By Tim Yovich
A bullet was recovered from the wounded man’s jaw.
WARREN — Customers patronized Freddie’s Diner on the north side because of the family atmosphere, an eatery where the owners and their help knew what folks wanted before ordering.
“It didn’t feel like a restaurant; it felt like a home,” said longtime customer David Lee Morgan Sr. of Ivanhoe Street, around the corner from Freddie’s on North Park Avenue.
But that home-style atmosphere was wrecked mid-Tuesday morning when a robber shot and killed the owner, 89-year-old Fred A. DeVengencie of Westwood Street, and seriously wounded his 71-year-old son and co-operator, Anthony DeVengencie, of Youngtown-Niles Road.
The city police SWAT team surrounded a four-plex on North Park near Atlantic Street and entered the structure about 2 p.m. But the search for a suspect there was fruitless.
Capt. Tim Roberts and Detective Wayne Mackey said it was the department’s police dog that led police from the diner to the four-plex a few blocks away.
Mackey said the DeVengencies were in the diner with two employees when a man entered through the side kitchen door. There were no customers inside shortly before 9 a.m.
The shooter took money from the register and employees, and then went to the safe on the opposite side of the brick building that also houses the family-operated Sons of Italy Lodge 2356.
Mackey said there was apparently a scuffle and the robber suffered a laceration of the head. Shots were fired.
Anthony DeVengencie was first taken to Forum Health Trumbull Memorial Hospital and then to St. Elizabeth Health Center, where he remains in critical condition after surgery.
A bullet struck Anthony DeVengencie in the hand, as if defending himself, and into the face, coming to rest in his jaw, said his son, Anthony DeVengencie Jr.
Fred DeVengencie’s body was found at the entrance of the opposite side door where the safe was located. His wounded son was in the same area.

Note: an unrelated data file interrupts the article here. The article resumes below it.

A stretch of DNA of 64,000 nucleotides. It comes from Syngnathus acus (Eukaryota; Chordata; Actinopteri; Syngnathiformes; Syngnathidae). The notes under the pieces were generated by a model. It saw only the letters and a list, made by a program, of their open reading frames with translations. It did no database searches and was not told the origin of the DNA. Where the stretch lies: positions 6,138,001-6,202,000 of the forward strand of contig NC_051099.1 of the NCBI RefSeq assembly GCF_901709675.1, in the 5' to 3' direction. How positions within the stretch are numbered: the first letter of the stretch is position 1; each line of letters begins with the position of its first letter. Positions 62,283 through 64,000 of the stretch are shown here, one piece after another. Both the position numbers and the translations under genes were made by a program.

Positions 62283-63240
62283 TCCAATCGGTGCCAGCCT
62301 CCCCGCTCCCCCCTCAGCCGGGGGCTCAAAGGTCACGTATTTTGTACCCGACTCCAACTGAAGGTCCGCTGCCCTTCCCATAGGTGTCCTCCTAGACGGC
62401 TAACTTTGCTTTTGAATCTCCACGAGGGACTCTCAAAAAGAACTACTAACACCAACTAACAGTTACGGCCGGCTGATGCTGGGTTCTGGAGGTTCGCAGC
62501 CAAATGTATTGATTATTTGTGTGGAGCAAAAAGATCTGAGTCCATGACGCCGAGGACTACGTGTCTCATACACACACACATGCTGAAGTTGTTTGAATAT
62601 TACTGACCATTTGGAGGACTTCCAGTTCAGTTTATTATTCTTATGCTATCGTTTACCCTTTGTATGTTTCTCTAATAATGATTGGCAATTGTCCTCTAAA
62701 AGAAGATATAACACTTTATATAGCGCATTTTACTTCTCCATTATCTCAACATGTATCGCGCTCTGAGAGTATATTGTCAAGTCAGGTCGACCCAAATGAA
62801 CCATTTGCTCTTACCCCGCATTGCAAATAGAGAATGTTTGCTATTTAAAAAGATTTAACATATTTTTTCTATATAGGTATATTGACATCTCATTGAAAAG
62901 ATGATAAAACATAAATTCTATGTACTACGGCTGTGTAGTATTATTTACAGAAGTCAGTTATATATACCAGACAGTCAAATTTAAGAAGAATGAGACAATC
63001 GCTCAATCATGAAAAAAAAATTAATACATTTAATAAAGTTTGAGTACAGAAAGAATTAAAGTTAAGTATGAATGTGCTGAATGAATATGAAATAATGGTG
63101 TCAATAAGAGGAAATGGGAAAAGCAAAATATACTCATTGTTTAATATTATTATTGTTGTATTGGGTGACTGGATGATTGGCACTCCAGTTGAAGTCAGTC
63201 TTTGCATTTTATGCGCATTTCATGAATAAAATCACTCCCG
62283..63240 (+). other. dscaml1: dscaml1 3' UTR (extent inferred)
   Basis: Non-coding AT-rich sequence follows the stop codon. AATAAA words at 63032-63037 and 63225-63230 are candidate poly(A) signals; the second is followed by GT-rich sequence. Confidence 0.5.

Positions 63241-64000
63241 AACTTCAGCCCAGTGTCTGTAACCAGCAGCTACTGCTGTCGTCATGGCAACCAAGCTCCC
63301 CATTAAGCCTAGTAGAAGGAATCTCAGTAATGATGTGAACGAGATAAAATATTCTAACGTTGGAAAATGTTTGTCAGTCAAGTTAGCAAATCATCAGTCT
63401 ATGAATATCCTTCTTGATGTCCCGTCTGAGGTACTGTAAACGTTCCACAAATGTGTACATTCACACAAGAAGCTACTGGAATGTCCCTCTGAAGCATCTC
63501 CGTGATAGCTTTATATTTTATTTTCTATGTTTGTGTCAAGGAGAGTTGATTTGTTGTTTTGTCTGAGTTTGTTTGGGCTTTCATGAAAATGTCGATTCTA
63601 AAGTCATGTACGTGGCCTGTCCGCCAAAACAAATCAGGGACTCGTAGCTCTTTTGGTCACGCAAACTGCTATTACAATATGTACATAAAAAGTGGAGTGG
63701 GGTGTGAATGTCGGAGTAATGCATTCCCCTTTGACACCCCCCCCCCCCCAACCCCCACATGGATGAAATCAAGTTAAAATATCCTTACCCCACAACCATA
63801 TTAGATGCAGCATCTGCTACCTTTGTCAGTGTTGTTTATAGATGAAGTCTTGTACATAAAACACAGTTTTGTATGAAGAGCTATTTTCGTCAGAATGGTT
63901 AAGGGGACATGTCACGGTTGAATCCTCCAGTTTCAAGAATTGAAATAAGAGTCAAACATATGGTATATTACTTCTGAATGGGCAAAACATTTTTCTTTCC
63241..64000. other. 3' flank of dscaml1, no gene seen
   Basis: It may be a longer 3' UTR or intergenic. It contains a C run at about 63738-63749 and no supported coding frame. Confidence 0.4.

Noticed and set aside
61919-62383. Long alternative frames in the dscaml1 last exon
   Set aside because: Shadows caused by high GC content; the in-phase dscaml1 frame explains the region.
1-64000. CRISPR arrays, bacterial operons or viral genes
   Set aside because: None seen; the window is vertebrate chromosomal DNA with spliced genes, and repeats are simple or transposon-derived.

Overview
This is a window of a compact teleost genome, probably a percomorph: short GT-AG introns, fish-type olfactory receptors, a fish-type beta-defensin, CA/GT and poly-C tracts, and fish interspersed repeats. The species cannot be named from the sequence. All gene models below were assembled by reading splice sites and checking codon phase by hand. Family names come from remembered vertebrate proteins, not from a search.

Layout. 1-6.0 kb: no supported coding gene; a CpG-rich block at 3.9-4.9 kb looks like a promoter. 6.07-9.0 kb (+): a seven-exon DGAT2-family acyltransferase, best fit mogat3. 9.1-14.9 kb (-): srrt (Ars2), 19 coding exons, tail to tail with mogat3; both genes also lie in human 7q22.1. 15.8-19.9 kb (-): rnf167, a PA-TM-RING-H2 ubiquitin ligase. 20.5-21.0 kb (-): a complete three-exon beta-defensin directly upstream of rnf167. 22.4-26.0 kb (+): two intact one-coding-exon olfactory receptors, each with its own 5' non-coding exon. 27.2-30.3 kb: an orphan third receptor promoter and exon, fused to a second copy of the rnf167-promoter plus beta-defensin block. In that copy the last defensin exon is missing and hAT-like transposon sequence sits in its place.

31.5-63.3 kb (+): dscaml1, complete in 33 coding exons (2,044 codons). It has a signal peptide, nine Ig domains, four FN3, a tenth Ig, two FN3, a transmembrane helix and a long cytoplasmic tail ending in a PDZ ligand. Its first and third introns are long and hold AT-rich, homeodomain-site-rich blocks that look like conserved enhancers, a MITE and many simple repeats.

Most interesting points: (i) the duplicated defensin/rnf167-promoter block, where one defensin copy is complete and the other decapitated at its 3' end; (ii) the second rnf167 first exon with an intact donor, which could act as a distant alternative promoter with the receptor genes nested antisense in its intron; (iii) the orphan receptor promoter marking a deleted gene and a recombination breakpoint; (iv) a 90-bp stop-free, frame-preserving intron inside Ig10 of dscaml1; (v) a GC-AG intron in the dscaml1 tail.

Patrons said that the lodge sold rip tickets and the safe normally contained money from the gaming and the restaurant.
Police combed the parking area for blood, but apparently didn’t find any.
A burned spoon with a syringe used to administer drugs could be seen in the lot. The police dog and handler were also working the area to the rear of houses along Forest Street adjacent to the parking lot.
One detective searched the roof of the diner at 1125 N. Park to determine if anything may have been thrown onto it; nothing was found.
Police said it’s thought that the shooter fled across the parking area and into the back of houses along Forest.
“They have a couple of good leads they’re going to work,” one officer said.
Mackey explained that it hasn’t been determined if the safe was opened. He noted that no firearms were found in the building.
Asked if the robber may have shot the DeVengencies with their own gun, Mackey said crime scene investigators will determine that.
Mackey termed the daylight robbery and shooting as “kind of bold.”
The DeVengencies “were definitely surprised,” he added.
Joyce Turrill, a Lodge 2356 bartender, said the restaurant opens at 6 a.m. and closes at 3 p.m. The social club opens at 10 a.m. and closes about 11 p.m.
“The restaurant always has customers in it,” Turrill said, expressing surprise that there weren’t any inside when the shots rang out.
A Forest resident said the neighborhood has been peaceful, although the front window of the diner was broken as the result of an attempted burglary.
“It’s been a nice, quiet area,” said Ramona Thornton, who has lived on Forest with her family since February. She noted that she didn’t hear any shots fired.
The diner has “been an anchor on the north end for years,” said Mayor Michael J. O’Brien, who was at the scene.
“It’s a tragic set of circumstances,” the mayor added, noting he has known the family for years.
O’Brien said the city has had similar cases and some, if not all, have been drug-related.
“He was a figure in this town all of his life,” said Alfred DeVengencie, a family member and superintendent of maintenance for the county.
Alfred DeVengencie credited Fred DeVengencie’s longevity to working all his life, which included taking lunch to his wife, Sue, every day.